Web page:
- Location Ownership: The day-to-day operations of a franchise location may be dictated by the franchisor but carried out by the franchisee. Other aspects of the business, such as hiring, compensation, scheduling, employment standards, and employee discipline are up to the franchisee at their location. The franchise is a business purchased by the franchisee, but legally partnered with the franchisor. For that reason, the franchisee must follow all contractual regulations in operation.
Why People Buy Franchises
There are some major benefits to being a business owner buying a franchise. A franchise is a tried and tested business model. People buy a franchise because they have proven to be successful. Starting a new business involves so many unknowns and risks; buying a franchise is a way to avoid much of the investment risk involved in some entrepreneurial adventures. With a strong brand already created, people can help that brand’s reputation grow and reap the rewards of its success.
Not only that, but being a franchisee allows you to have a lot of operational support – more than many small business owners. With training programs, marketing assistance, access to building support and maintenance, etc., franchisee’s are given tools to help ensure success. Some franchises are more profitable than others, but buying a franchise at all is a great way to build success with less risk.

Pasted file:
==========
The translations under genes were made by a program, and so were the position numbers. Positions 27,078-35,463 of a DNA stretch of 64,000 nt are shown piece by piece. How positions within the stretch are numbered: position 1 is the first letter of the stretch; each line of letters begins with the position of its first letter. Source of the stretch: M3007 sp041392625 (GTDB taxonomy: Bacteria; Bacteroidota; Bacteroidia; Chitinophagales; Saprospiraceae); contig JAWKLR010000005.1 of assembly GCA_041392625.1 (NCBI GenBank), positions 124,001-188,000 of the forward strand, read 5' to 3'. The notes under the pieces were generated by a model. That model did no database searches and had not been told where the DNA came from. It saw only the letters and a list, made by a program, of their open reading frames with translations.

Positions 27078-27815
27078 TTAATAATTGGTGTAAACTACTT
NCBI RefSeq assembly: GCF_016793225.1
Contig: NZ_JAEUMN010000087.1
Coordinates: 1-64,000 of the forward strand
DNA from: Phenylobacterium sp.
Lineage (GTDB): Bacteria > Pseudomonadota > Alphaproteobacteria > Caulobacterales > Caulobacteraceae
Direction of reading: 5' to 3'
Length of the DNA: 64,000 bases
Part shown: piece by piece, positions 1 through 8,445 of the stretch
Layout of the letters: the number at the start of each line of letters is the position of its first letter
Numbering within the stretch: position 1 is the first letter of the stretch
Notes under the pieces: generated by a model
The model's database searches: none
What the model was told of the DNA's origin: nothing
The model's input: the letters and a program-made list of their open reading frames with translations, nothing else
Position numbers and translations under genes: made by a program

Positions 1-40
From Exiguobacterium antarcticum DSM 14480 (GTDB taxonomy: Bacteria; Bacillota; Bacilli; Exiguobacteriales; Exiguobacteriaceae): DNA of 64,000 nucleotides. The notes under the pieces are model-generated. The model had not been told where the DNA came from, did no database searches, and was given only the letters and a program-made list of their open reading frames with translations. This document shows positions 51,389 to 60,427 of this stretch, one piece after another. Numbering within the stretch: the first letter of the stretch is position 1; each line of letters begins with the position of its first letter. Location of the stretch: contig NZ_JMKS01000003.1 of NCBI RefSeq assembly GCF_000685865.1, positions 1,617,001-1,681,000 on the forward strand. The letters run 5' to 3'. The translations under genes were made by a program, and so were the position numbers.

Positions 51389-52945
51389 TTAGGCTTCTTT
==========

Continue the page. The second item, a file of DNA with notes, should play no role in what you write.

Why Companies Franchise Their Businesses
Franchising is just as helpful for the franchisor as it is to the franchisee. Companies will franchise their business for a number of reasons. The most potentially influential reason for franchising is capital. It’s essentially a way for a company to grow by using the resources of others. Franchising is a way to expand without a portion of liability or debt that would come with building more locations. In addition, franchising is also great for growth and hiring motivated franchisee’s that care just as much about the profitability of each franchise as the franchisor does — maybe moreso.
Starting a franchise as a franchisor involves a lot of risk and work upfront, but once the model is set, it’s built for success. Having franchisees allows a company to remove themselves from a lot of the daily operations and small details and focus on owners, upper management, and profitability. By lowering their liability risk and using the capital of others who are also motivated in a franchise’s success, franchising a business just makes sense for growth.
As a consumer, seeing a brand you know sets certain expectations. When you go to a Subway, you expect the sandwiches to taste a certain way. It’s up to the franchisor to set those expectations and it’s up to the franchisee to follow through with those expectations. All of the responsibility doesn’t fall into one lap or the other, but both the franchisor and the franchisee have their zone to play in order to keep their business successful. For business owners considering taking on a franchise opportunity, it’s about understanding if this type of entrepreneurial opportunity is right for them.